— Dewey D. Wallace, Jr.
Journal of Church History
Valeri's well-written case studies bring many rewards to the reader. They forcefully demonstrate that no one can understand the changing culture of early America without paying attention to religion.
— R. Laurence Moore
American Historical Review
The book is noteworthy as much for its method as for its conclusions. Valeri's inferences rise convincingly from his methodology, analysis, and rhetoric. . . . [H]andled artfully in an elegant narrative.
— Barry Levy
Books & Culture - Lauren F. Winner
Valeri's reading of theological sources is so satisfying because he is a subtle, careful reader; he resists the temptation to smooth away contradictions, or to oversimplify; indeed, he seems allergic to polemic it is thus not surprising when, at the end of the book—just when the author might be expected to tip his hand about what all this market accommodation means—Valeri is maddeningly even-handed.
EH.Net - Donald E. Frey
I found this book to be an outstanding contribution to our understanding of the working out of the Protestant ethic in colonial New England. Therefore, it is a major contribution to our understanding of American economic morality.
Interpretation - Dewey D. Wallace
[T]he effectiveness with which Valeri utilizes the small-scale cultural world of Puritan Massachusetts in the colonial era in order to examine developments that have wider ramifications, indicates that, as with Perry Miller and so many others, that time and place is still a fruitful laboratory for thick analysis of religiocultural change.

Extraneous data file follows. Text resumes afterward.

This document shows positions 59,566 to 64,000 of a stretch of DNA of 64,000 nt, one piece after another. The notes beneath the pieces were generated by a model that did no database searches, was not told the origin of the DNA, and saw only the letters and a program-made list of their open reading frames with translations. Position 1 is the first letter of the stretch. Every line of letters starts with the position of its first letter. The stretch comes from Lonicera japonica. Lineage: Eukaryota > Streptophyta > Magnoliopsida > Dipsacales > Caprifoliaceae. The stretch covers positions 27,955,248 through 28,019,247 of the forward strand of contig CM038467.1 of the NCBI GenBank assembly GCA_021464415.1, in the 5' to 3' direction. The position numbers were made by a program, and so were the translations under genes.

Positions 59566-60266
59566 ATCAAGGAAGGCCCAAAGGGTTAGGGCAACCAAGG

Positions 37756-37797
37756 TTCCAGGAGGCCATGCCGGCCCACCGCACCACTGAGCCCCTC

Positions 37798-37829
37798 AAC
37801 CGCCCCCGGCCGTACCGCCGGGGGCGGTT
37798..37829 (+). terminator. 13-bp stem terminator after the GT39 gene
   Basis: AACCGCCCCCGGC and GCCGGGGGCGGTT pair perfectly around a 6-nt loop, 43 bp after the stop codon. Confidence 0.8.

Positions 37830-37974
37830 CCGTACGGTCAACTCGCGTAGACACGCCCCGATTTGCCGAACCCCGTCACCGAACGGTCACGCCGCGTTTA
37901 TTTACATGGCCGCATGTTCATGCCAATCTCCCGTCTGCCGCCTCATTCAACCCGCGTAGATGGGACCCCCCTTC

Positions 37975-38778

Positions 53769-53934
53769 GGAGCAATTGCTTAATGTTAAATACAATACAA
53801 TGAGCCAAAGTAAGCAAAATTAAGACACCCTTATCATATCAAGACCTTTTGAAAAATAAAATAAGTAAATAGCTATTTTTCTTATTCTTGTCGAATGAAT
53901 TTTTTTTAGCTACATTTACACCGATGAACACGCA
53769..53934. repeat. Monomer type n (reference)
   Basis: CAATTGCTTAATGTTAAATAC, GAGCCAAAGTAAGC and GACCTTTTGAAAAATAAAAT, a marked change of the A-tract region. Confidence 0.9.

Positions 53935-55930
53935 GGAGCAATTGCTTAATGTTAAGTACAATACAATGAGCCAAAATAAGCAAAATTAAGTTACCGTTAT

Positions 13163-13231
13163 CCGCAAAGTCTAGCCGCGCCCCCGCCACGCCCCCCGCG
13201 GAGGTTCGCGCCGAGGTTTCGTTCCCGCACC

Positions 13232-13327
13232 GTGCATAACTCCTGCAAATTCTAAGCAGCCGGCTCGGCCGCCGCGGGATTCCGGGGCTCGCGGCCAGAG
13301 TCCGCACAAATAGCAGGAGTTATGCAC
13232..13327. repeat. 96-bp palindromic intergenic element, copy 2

Journal of Church History - R. Laurence Moore
Valeri's well-written case studies bring many rewards to the reader. They forcefully demonstrate that no one can understand the changing culture of early America without paying attention to religion.
American Historical Review - Barry Levy
The book is noteworthy as much for its method as for its conclusions. Valeri's inferences rise convincingly from his methodology, analysis, and rhetoric. . . . [H]andled artfully in an elegant narrative.
From the Publisher
Winner of the 2011 Philip Schaff Prize, American Society of Church History

Shortlisted for the 2011 American Academy of Religion Award for Excellence in the Historical Study of Religion

One of Choice's Outstanding Academic Titles for 2010

"Valeri's reading of theological sources is so satisfying because he is a subtle, careful reader; he resists the temptation to smooth away contradictions, or to oversimplify; indeed, he seems allergic to polemic it is thus not surprising when, at the end of the book—just when the author might be expected to tip his hand about what all this market accommodation means—Valeri is maddeningly even-handed."—Lauren F. Winner, Books & Culture

"I found this book to be an outstanding contribution to our understanding of the working out of the Protestant ethic in colonial New England. Therefore, it is a major contribution to our understanding of American economic morality."—Donald E. Frey, EH.Net

"Students of early New England will find this indispensable; it should also appeal to anyone interested in the relationship between religion and the larger culture."Choice

"[T]he effectiveness with which Valeri utilizes the small-scale cultural world of Puritan Massachusetts in the colonial era in order to examine developments that have wider ramifications, indicates that, as with Perry Miller and so many others, that time and place is still a fruitful laboratory for thick analysis of religiocultural change."—Dewey D. Wallace, Jr., Interpretation